What Dubs fans can expect from JaMychal Green in the 2022-23 season originally appeared on NBC Sports Bayarea
JaMychal Green’s 3-point shooting rate last season, 26.6, represents a tale of woe, of a man who falls short of his own historical standard.
But Green, who spent last season with the Nuggets, says the reason behind his poor shooting in Denver won’t matter next season when he joins the defending NBA champion Warriors.
“I had a wrist injury,” Green said last month when he was introduced to the Bay Area media. “That [was a factor] with my shooting… I was just fighting some stuff last year and had a year of shooting. It’s going to get up.”
His deep-shooting numbers were horrendous and such a departure from his norm — Green shot a cumulative 39.7 percent over the previous five seasons — that it was obvious something had gone wrong.
Unsurprisingly, he played through pain. Green’s reputation is for being one of the toughest guys in the league, something that appealed to the Warriors, who made one of their veteran free-agent acquisitions from the 6-foot-8, 230-pound forward in July after winning a buy-in. had done out. of the Oklahoma City Thunder.
The Warriors brought in Green and paid him the veteran’s minimum ($2.63 million), to fill spare minutes at power forward, but also probably center in some small ball formations. He has done both in his eight-year career.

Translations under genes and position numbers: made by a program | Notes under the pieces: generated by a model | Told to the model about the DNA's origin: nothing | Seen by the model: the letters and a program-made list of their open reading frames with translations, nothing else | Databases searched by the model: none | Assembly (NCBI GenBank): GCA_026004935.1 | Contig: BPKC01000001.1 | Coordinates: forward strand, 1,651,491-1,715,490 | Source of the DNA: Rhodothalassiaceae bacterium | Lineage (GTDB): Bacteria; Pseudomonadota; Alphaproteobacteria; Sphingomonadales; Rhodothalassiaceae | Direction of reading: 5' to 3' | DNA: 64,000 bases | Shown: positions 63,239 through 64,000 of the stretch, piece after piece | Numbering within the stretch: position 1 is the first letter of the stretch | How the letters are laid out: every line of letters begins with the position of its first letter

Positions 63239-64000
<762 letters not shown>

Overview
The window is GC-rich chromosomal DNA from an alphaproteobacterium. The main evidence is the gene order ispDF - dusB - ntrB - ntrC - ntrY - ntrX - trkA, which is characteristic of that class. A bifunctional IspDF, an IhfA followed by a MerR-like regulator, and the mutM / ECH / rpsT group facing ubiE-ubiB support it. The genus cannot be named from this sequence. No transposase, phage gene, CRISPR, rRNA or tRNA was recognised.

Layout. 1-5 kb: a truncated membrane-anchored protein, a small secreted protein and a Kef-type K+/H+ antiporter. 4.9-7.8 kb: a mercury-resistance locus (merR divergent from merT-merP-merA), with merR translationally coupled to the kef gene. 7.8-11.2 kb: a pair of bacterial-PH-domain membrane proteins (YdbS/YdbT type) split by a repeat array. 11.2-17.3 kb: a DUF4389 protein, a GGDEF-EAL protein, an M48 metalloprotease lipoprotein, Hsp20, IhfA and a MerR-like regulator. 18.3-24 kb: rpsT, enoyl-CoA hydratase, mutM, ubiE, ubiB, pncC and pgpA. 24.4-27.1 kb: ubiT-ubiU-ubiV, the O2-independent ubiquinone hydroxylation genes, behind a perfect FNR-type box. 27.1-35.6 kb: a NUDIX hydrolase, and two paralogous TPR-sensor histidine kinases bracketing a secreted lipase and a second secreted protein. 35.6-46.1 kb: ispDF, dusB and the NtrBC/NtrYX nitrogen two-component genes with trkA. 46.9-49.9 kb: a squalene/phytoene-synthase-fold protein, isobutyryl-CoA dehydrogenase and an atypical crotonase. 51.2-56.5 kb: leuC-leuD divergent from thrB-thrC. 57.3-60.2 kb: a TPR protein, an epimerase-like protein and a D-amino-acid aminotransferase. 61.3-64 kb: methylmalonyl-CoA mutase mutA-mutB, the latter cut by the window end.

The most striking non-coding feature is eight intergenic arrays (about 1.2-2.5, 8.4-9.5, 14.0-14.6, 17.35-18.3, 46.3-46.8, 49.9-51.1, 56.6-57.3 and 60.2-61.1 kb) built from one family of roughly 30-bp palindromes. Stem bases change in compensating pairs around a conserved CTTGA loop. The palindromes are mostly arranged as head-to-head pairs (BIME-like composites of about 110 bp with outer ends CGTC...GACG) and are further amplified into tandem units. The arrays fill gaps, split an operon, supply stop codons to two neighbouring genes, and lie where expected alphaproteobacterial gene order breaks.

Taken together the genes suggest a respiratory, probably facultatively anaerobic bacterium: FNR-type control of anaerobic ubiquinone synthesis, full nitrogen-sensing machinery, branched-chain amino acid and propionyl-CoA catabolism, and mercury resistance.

Plus, he’ll bring the kind of junkyard dog mentality that Golden State lost with the departures of Juan Toscano-Anderson (Los Angeles Lakers) and Gary Payton II (Portland Trail Blazers).
That’s why Warriors coach Steve Kerr reached out when Green became available. It’s also why Draymond Green, who has known JaMychal for over a decade, picked up his phone to let him know why he was wanted.
Ideally, Green would fill the shoes vacated by the departure of Otto Porter Jr. That is, playing decent defense, grabbing some rebounds and clearing 3 balls at an efficient pace; OPJ shot 37.0 percent from a distance last season.
However, there is a crucial difference between the two. Porter’s history of injury, particularly with his left leg and foot, made it wise for the Warriors to rest him on some of back-to-back sets. He missed 19 games in the regular season and three more in the postseason. Green is a landline.
Aside from sitting out eight games last season due to health and safety protocols, Green missed just seven games due to injury. His availability is one of the reasons the Warriors were interested.
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With so many young players — six under 25 — with guaranteed contracts, the 32-year-old Green has added value as a veteran. And with 38-year-old Andre Iguodala’s decision to return, Green is one of only two reserves over 25.
If Green plays 15-20 minutes a night, stays healthy, delivers his usual scoring efficiency, and makes his presence felt on defense, he’ll be another solid contributor to be picked cheaply.
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